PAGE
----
Airport security restrictions are to be made more "manageable" within days, a Cabinet Minister said yesterday.
Trade and Industry Secretary Alistair Darling said Ministers would ensure restrictions were "proportionate" to the threat level.
Transport Secretary Douglas Alexander will meet with airports operator BAA to resolve outstanding security issues within "the next week or so", he added.
"Unfortunately it was necessary, because of the intelligence we received, to step up security," he told the BBC News 24 Sunday programme.
"But I hope that in the next few days we can make sure that the system is manageable, is proportionate."
The Government has been heavily criticised for its handling of the security crisis. Last week budget airline Ryanair said it would sue the Government for compensation for delays unless usual security arrangements resumed within a week.
On Saturday, there were signs that flight services were returning to normal for the first time since the terror threat 11 days ago.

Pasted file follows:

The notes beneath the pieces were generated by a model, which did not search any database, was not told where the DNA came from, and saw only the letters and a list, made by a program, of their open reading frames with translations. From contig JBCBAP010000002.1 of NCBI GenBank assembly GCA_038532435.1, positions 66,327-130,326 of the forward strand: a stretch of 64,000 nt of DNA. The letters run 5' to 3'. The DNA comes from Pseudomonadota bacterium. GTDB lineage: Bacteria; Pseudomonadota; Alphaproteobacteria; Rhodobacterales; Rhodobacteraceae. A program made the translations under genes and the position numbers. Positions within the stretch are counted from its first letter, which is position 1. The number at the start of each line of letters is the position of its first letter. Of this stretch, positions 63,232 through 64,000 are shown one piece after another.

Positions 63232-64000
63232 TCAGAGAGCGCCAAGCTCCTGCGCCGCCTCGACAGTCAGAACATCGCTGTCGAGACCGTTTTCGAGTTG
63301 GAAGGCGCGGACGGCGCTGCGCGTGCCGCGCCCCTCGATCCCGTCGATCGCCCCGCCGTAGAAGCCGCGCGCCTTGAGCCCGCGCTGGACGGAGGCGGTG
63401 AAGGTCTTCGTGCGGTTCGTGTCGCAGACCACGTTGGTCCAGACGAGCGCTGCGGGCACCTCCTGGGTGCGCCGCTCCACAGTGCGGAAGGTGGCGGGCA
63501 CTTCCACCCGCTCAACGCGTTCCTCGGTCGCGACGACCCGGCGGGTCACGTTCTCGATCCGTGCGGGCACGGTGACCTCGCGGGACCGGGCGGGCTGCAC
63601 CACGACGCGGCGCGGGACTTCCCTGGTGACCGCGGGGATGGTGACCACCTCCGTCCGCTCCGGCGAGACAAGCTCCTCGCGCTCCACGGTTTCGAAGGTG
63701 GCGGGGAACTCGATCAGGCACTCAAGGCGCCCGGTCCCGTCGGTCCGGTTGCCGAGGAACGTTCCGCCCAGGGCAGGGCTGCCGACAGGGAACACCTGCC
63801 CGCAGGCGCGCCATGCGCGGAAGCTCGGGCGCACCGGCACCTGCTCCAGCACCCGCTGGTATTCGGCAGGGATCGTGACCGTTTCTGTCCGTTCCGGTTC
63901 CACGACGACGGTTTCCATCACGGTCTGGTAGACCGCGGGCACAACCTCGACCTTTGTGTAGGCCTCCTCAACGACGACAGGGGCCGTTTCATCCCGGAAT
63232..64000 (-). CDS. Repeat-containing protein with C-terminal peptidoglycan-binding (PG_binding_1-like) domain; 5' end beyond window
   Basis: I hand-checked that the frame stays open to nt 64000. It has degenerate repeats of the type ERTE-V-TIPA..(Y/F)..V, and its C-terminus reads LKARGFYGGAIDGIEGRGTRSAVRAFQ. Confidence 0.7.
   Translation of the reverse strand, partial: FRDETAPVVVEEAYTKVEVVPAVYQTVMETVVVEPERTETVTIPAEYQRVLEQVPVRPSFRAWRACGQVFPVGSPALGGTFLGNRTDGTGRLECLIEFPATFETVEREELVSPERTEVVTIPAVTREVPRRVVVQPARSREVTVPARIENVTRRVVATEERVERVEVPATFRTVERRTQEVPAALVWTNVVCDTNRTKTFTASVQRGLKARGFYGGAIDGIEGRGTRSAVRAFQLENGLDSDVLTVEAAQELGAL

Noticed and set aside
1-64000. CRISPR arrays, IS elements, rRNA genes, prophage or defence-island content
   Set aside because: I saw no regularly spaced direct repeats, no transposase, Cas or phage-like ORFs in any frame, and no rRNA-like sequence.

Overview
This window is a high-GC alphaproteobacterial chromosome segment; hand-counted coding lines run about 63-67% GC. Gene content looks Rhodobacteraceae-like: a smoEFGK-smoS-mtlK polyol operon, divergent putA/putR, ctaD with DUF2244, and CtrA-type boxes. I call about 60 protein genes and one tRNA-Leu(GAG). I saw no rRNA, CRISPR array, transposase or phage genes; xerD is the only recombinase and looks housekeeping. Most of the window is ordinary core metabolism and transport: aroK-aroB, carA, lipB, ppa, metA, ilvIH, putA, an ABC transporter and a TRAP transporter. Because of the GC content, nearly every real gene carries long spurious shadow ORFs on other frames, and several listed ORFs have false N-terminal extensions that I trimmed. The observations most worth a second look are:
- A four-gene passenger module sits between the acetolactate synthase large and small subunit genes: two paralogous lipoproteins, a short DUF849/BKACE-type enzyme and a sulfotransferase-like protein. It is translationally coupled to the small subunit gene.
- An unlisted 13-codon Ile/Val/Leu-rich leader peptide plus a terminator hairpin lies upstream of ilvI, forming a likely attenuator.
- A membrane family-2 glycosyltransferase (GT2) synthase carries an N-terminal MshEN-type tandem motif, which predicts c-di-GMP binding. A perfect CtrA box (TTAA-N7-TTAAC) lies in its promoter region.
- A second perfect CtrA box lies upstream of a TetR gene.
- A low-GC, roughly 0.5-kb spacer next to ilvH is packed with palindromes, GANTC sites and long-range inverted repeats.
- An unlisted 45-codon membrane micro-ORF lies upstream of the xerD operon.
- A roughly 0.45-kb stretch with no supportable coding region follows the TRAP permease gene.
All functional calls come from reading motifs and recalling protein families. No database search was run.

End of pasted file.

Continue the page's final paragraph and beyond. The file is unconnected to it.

At Heathrow, Britain's busiest airport, all planes took off and arrived without being affected by severe delays or cancellations.
At Gatwick the picture was similar with no flights cancelled as a direct result of the new security measures and no severe delays for the first time since details of the alleged terror plot emerged. l Pay dispute talks between check-in staff and baggage
handlers and their employers at Stansted Airport have adjourned until today. The talks, which were hosted by the conciliation service Acas, were aimed at averting a twoday Bank Holiday strike.
At yesterday's emergency talks, TGWU and GMB negotiators met with representatives from Swiss-port, who are the ground-handling agents for airlines at London Stansted Airport. The meeting followed an official strike ballot of 500 GMB members employed by Swiss-port who rejected a pay offer and voted for industrial action to secure an improved offer.